Here's the problem. In creating MERS, these institutions actually changed the land-title system that this country - for much of its history - has relied upon to determine legal ownership status of land titleholders.

Not only did the lenders sidestep (read that to mean avoid) paying billions of dollars in fees to local governments, they paid themselves from the fees that MERS collected.

MERS is facing class-action lawsuits and civil racketeering suits around the country and their members are being individually named in all these suits. One suit alleges that MERS owes California a potential $60 billion to $120 billion in unpaid land-recording fees.

If suits against MERS and all its members are successful, unpaid recording fees and fines (that can be as much as $10,000 per incident) would make every one of them insolvent.

And you wonder what the Federal Reserve meant when it warned of "potential negative shocks?"

The bottom line for investors is that until all these issues are cleaned up (which might take years, or even decades) - or until there's perhaps some sort of legislative clarity that eases uncertainty - investors face the threat of a severe "correction" in any or all of the markets that have risen on the hope that the long-hoped-for U.S. recovery is finally taking hold.

It makes sense, as it almost always does, to have stop orders in place on all your investments and consider the ramifications of these problems whenever your investments have real-estate (or mortgage) exposure.

Actions to Take: On Wednesday, in an e-mail alert to subscribers of his Capital Wave Forecast advisory service, Gilani detailed his "Mortgagegate" concerns, and concluded by recommending that readers "Immediately place a stop loss on all positions, 10% below [Tuesday's] closing prices."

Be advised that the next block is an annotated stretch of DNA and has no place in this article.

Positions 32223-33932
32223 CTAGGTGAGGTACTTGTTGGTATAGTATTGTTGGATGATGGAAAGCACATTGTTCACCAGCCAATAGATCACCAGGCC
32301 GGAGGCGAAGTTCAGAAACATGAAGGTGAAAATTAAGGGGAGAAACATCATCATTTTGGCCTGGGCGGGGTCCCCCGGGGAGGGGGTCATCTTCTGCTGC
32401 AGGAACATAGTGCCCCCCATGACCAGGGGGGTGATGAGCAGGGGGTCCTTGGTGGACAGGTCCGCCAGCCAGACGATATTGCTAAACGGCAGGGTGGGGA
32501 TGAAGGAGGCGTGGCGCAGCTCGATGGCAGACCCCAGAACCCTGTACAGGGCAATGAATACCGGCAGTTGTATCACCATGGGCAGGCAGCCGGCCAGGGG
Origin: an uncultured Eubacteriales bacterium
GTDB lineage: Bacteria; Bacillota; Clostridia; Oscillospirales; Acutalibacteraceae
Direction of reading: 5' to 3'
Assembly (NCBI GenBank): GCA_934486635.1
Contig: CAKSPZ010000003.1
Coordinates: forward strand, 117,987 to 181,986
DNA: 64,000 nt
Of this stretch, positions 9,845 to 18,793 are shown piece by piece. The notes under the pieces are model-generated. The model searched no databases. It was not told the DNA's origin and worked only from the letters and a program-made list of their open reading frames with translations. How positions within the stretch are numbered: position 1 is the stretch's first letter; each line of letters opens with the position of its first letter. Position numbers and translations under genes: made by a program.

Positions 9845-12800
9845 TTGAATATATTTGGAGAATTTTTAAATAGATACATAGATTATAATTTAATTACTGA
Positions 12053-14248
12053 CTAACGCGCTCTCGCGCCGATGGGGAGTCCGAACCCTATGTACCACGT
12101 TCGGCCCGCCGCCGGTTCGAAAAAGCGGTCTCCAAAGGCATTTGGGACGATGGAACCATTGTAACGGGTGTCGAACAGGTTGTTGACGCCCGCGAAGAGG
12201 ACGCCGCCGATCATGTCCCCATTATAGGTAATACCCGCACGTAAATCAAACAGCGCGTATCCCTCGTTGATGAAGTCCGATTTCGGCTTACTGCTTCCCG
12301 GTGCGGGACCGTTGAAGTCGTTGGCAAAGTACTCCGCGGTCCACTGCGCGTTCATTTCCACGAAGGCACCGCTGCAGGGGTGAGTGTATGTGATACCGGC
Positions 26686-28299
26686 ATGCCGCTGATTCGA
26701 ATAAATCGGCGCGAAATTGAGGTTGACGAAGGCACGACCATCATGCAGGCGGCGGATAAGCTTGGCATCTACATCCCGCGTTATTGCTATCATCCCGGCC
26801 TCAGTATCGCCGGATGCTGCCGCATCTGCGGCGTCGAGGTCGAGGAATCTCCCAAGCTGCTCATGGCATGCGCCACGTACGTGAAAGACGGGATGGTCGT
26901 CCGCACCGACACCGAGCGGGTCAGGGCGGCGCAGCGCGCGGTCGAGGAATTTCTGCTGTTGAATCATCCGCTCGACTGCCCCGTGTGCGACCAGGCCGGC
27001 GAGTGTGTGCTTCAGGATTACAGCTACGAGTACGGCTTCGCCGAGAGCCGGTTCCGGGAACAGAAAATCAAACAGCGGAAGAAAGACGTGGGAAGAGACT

Gilani's logic made sense. By using stop-losses, investors could stay in the market, and reap any upside - while also protecting themselves against the fallout should this controversy turn into a full-blown crisis. In fact, we liked his analysis so much that we've reproduced it here so that Money Morning readers might benefit.

Writes Gilani: "Banks still own most of their toxic assets. They're just buried (with the consent of the Fed and Treasury) waiting for an economic recovery and low rates to let borrowers re-finance and pay them back. Speculators, assuming low rates will generate economic growth have leveraged themselves up buying everything in sight, including mortgage-backed securities for their high yields.

Because of moratoriums put in place, if homes can't be foreclosed on until this mess is straightened out, inventories will build up, and prices could crash again later when that inventory hits the market. If homeowners who bought foreclosed homes find that the validity of the titles they now hold are challenged, lawsuits will fly . People who were foreclosed could sue to get their homes back. Title insurance companies that protect buyers of their insurance policies from title lawsuits could never make good on their policies, and would go belly-up. Governments could (and will) sue banks for potentially hundreds of billions of dollars of recording fees they were cheated out of. Criminal fines could add hundreds of billions of dollars more to their tabs.

What happens if there's widespread panic that this new round of mortgage-related stress won't be fixed quickly?